Many studies - and real life events - have shown that dogs have long term memory. For example, think about all those heartwarming videos of dogs remembering their owners after lengthy military assignments. Dogs have also been observed acting differently when owners leave for long versus short periods of time, which suggests they remember something about how long ago their owner left. Furthermore, many rescue dogs who have been abused or neglected can carry those memories for a lifetime. So because we know that dogs have long-term memories, there's a chance they would remember siblings from their past. But how long a dog remembers something depends on the strength of the positive or negative impact when the memory was formed. This is often why abused dogs remember those events forever. So it seems dogs would have to have either an extremely good or bad experience with their littermates for this theory to come to fruition.
A study by The University of Belfast in Ireland decided to investigate whether or not dogs remember their family members. It's important to note that the research was performed in 1994, but the results were interesting nonetheless.
Researchers first tested whether weeks-old puppies could recognize their mom versus a dog of the same age and breed. They found that 84% of the puppies showed a preference for their mother. They then ran the same experiment with siblings versus other puppies of the same age and breed. 67% preferred their littermates.
The researchers also determined that these results were strongly related to scent. They did so by repeating the experiments but with cloths of their mother's and siblings' scents (created by having them sleep on the fabric for several days). The results were that 82% of puppies preferred their mother's scent and 70% preferred their littermates' scent.
Though this doesn't determine whether dogs remember their siblings, it does indicate they tend to prefer them over other puppies.
Next, the researchers looked into adult dogs. They used two year old dogs that had been separated from their mom and most or all of their siblings at eight weeks old, whose family members could be accessed. They first placed a cloth with the original puppy's scent alongside cloths from other puppies (who were now two) for the mother to smell. 78% of the time, the mother sniffed her offspring's cloth the longest. Then the researchers reversed it, placing a cloth with the mother's scent alongside other dogs of the same age and breed in front of the offspring. 76% of the time, the two year old dogs sniffed their mom's scent the longest.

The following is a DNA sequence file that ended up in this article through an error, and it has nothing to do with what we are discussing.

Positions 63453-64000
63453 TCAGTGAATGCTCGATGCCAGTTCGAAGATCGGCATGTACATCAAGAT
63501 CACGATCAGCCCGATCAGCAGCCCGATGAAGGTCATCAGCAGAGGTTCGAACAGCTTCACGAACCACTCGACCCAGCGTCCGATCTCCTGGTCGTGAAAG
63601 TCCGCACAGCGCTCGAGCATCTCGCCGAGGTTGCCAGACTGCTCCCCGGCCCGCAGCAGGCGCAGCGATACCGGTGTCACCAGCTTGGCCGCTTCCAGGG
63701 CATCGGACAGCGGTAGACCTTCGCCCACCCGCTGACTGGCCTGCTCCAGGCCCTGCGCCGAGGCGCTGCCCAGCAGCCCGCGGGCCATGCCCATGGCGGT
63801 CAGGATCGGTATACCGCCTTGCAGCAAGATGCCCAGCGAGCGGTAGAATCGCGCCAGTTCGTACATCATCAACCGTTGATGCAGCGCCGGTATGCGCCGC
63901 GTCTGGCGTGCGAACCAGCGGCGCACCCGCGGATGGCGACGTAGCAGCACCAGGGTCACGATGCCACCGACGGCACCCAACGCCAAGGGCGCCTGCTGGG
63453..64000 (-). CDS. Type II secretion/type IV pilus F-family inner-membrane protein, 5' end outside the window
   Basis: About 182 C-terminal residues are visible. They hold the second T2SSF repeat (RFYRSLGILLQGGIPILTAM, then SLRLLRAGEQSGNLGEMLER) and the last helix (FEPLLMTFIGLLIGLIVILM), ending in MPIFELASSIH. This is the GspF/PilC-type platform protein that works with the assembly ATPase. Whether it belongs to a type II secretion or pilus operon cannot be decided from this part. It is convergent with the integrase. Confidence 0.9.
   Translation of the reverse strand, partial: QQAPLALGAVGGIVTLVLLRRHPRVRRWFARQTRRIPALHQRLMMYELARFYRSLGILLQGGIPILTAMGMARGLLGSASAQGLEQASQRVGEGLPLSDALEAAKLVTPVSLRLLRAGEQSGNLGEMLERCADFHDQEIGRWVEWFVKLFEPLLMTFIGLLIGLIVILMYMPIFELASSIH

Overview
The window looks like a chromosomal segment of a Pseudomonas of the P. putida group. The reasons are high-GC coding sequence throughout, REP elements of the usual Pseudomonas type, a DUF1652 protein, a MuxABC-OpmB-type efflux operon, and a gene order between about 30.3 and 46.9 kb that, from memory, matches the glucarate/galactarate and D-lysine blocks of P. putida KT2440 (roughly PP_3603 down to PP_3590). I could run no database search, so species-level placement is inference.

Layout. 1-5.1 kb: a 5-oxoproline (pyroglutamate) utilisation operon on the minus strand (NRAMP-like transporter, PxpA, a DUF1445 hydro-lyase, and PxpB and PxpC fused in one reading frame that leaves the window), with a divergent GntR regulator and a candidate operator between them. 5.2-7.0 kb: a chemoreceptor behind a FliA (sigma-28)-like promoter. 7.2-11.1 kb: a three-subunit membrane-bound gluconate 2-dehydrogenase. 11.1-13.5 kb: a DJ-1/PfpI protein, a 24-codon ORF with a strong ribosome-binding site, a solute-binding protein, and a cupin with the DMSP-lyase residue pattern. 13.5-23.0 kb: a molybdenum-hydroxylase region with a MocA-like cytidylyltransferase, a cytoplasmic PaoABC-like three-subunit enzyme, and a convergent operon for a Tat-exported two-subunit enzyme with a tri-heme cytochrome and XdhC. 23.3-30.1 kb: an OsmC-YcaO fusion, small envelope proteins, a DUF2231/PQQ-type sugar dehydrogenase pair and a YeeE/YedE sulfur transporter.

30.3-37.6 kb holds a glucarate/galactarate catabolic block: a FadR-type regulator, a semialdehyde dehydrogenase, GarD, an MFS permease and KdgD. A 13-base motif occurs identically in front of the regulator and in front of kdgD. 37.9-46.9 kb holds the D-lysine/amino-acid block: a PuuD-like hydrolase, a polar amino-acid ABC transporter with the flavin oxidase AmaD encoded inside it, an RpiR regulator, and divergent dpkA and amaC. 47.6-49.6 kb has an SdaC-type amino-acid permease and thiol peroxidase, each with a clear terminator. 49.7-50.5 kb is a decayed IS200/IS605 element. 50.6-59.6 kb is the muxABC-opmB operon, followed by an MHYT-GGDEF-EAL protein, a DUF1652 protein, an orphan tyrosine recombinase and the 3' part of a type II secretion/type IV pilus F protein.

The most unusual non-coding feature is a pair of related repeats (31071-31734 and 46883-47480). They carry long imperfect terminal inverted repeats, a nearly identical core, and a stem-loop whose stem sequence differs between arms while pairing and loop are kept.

Next the researchers tried the same experiment but with siblings. The results showed that dogs could only recognize their littermates' scent if they still currently lived with one. This demonstrated that dogs can use smell to remember their mother after being apart for years, but not their sibling if they are fully separated from them.
Despite this study, there are many stories of owners who have reunited their dog with its littermates and believe they remember them. They say their dogs give them signs, such as:
On the other hand, lots of people report that their pups were no more excited to meet a littermate than other dogs. Some have even said their dogs were wary of their siblings when reunited, barking and eventually growling at them.
Perhaps, the dogs in all the stories did remember their siblings or maybe they just had a good feeling about them. There are many reasons why our pups like some dogs and not others. Also there are theories that dogs seek out their own breed, which can be a factor if your dog is purebred. All in all, we may never know for certain if dogs remember their siblings.